Last week, the New York State Department of Agriculture and Markets (NYSDAM) discovered melamine-contaminated cookies on store shelves.Â The discoveryÂ followed a nationwide October 17th recall, which included the Koalaâ€™s March CrÃ¨me-Filled Strawberry Cookies found by NYSDAM, reported the Epoch Times.Â The recall was initiated by distributor Lotte, USA, the Epoch Times said and the sample tested contained an identical UPC code as the recalled cookies.Â NYSDAM said that following a recall, some store owners will continue to carry the recalled product on purpose while others may never have learned about the recall.
<"https://www.yourlawyer.com/practice_areas/toxic_substances">Melamine is an industrial chemical used in the production of fire retardants, fertilizers, and plastics.Â Because of its high nitrogen levels, it can create the false appearance of high protein levels in food and Chinese manufacturers have are known to haveÂ added itÂ to diluted milk to falsely raise its protein levels.
In sufficient quantities, ingesting melamine can cause kidney problems, including kidney stones and kidney failure, and in the case of at least six children, death.Â The melamine scandal was first reported early this fall, said the AP; however, Chinaâ€™s government confirmed that the Shijiazhuang Sanlu Group Co., a dairy firm and key participant in the scandal, knew last year its products were tainted and was also aware company and local officials were involved in a cover-up.Â The Epoch times noted that this month, the Chinese government admitted that they lied about how many children were sickened, now stating that almost 300,000 infants were affected; the exact number of infant deaths remains unclear, but some reports confirm six fatalities.
According to the Epoch Times, Steve Stich, NYSDAMâ€™s Assistant Director of Food Safety and Inspection said in an email that, â€œSince this is well below the FDA (Food & Drug Administration) tolerance level of 2.5 ppm, we will not be taking action on this sample.Â We will, however, keep our eyes out for similar products and continue sampling for melamine.â€Â The cookiesâ€™ contamination level, said the Epoch Times, was 0.97 ppm melamine.Â The information was included in an email sent to Judy Braiman, president and founder of Empire State Consumer Project, a NY consumer protection group, said the Epoch Times.Â â€œThese cookies are marketed to very young children.Â No child or adult should be exposed to any melamine in the food they consume,â€ said Braiman, according to the Epoch Times.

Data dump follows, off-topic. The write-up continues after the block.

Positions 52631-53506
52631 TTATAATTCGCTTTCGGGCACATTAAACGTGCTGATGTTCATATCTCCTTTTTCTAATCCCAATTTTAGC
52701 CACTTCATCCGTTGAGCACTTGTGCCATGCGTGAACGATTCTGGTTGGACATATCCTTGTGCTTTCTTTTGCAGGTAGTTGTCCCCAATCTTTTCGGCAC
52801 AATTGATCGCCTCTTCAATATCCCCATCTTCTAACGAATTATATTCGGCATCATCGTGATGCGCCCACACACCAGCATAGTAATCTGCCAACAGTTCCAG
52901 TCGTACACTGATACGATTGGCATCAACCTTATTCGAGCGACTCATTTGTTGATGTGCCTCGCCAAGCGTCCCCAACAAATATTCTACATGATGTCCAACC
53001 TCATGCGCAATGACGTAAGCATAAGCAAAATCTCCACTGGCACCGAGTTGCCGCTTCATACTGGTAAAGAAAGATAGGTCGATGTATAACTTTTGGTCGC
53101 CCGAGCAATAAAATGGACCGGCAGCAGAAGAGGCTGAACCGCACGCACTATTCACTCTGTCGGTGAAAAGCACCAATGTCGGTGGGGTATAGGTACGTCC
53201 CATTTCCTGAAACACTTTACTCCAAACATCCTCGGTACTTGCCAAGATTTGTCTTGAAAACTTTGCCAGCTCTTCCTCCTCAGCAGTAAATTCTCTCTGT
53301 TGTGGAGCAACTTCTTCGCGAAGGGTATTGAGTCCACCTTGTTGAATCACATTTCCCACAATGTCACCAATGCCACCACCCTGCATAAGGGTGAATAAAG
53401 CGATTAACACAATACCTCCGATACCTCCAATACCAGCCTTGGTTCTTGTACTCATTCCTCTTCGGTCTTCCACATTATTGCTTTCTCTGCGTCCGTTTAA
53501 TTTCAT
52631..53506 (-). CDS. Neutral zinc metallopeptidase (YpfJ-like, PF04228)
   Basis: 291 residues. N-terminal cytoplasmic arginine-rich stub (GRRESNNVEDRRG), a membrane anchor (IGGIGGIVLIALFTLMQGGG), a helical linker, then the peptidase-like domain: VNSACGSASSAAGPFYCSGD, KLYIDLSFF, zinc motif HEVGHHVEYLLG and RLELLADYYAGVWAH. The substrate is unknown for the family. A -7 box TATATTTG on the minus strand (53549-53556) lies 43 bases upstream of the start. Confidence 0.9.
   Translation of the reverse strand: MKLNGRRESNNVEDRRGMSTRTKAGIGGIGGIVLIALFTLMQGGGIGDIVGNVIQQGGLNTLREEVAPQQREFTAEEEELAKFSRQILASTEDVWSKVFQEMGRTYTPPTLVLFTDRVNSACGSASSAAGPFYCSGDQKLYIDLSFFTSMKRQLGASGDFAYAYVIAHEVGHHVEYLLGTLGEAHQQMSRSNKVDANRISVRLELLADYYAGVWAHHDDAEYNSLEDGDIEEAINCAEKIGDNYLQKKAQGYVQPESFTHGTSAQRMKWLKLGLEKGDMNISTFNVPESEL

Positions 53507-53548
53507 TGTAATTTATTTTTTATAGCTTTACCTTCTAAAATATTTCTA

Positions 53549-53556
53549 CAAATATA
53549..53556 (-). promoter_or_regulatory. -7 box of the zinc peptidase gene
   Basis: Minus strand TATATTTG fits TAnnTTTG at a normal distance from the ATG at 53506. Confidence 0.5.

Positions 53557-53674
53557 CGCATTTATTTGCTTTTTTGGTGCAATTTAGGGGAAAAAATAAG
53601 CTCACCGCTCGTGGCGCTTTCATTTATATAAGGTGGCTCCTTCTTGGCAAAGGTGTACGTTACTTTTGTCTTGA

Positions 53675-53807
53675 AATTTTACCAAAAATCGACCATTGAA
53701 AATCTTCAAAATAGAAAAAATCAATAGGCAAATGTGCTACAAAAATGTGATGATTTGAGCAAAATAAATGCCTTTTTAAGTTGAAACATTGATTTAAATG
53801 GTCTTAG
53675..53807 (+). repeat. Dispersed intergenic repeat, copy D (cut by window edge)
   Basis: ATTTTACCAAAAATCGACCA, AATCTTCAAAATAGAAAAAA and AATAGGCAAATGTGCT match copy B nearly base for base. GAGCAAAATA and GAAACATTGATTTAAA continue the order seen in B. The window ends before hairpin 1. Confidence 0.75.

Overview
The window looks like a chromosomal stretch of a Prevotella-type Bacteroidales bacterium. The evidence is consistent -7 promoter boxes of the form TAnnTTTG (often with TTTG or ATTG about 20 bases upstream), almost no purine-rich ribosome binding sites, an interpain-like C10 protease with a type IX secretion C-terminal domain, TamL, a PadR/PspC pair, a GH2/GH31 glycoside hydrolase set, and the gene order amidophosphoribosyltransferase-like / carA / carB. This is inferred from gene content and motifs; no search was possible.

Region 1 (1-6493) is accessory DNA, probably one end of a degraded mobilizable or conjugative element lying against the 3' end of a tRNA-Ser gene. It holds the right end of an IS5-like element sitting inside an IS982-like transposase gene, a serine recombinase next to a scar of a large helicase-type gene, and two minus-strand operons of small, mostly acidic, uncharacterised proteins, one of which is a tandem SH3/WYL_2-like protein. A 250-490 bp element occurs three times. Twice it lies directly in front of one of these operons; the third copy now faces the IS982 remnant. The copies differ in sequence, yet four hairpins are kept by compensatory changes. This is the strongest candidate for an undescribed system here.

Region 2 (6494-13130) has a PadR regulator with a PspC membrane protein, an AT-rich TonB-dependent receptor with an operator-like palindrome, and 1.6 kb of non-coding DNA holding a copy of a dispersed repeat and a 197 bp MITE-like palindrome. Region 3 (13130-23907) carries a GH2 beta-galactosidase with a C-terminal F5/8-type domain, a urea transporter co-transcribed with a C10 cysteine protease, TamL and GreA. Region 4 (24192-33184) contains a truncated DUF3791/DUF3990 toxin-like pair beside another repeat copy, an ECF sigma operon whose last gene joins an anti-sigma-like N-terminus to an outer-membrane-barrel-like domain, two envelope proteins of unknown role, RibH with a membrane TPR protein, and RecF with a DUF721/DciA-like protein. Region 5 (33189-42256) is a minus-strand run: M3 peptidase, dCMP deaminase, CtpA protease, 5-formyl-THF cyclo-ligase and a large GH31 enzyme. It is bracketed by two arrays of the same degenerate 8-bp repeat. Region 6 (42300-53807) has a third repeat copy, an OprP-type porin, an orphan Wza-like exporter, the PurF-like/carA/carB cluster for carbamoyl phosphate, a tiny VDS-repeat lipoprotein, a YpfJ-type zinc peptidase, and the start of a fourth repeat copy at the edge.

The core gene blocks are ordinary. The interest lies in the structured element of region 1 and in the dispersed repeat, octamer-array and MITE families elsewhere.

According to the FDAâ€™s October 17 release, Lotte recalled all Koalasâ€™ March Cookies on September 29 over possible melamine contamination and included Koala March King Size cookies in chocolate (1.8 oz/50 grams/UPC 0 81900 00001 7), strawberry (1.8 oz/50 grams/UPC 0 81900 00007 9), and white chocolate (1.8 oz/50 grams/UPC 0 81900 00011 6); Family Pack cookies in chocolate (9.5 oz/270 grams/UPC 0 81900 08001 9), strawberry (9.5 oz/270 grams/UPC 0 81900 08002 6), white chocolate (9.5 oz/270 grams/UPC 0 81900 08011 8), and chestnut (9.5 oz/270 grams/UPC 0 81900 08010 1); and family Hawaii cookies in chocolate (9.5 oz/270 grams/UPC 0 81900 08003 3), and pineapple (9.5 oz/270 grams/UPC 0 81900 08004 0).
A wide variety of other products imported from China have been recalledâ€”some internationallyâ€”for melamine contamination, including milk products, baby formula, eggs, yogurts, candies, milk teas, crackers, cheese, and cookies, to name some.Â Most recently the FDA issued a warning about Topaz brand Hazelnut Wafer Rolls and possible melamine contamination, said the Epoch Times.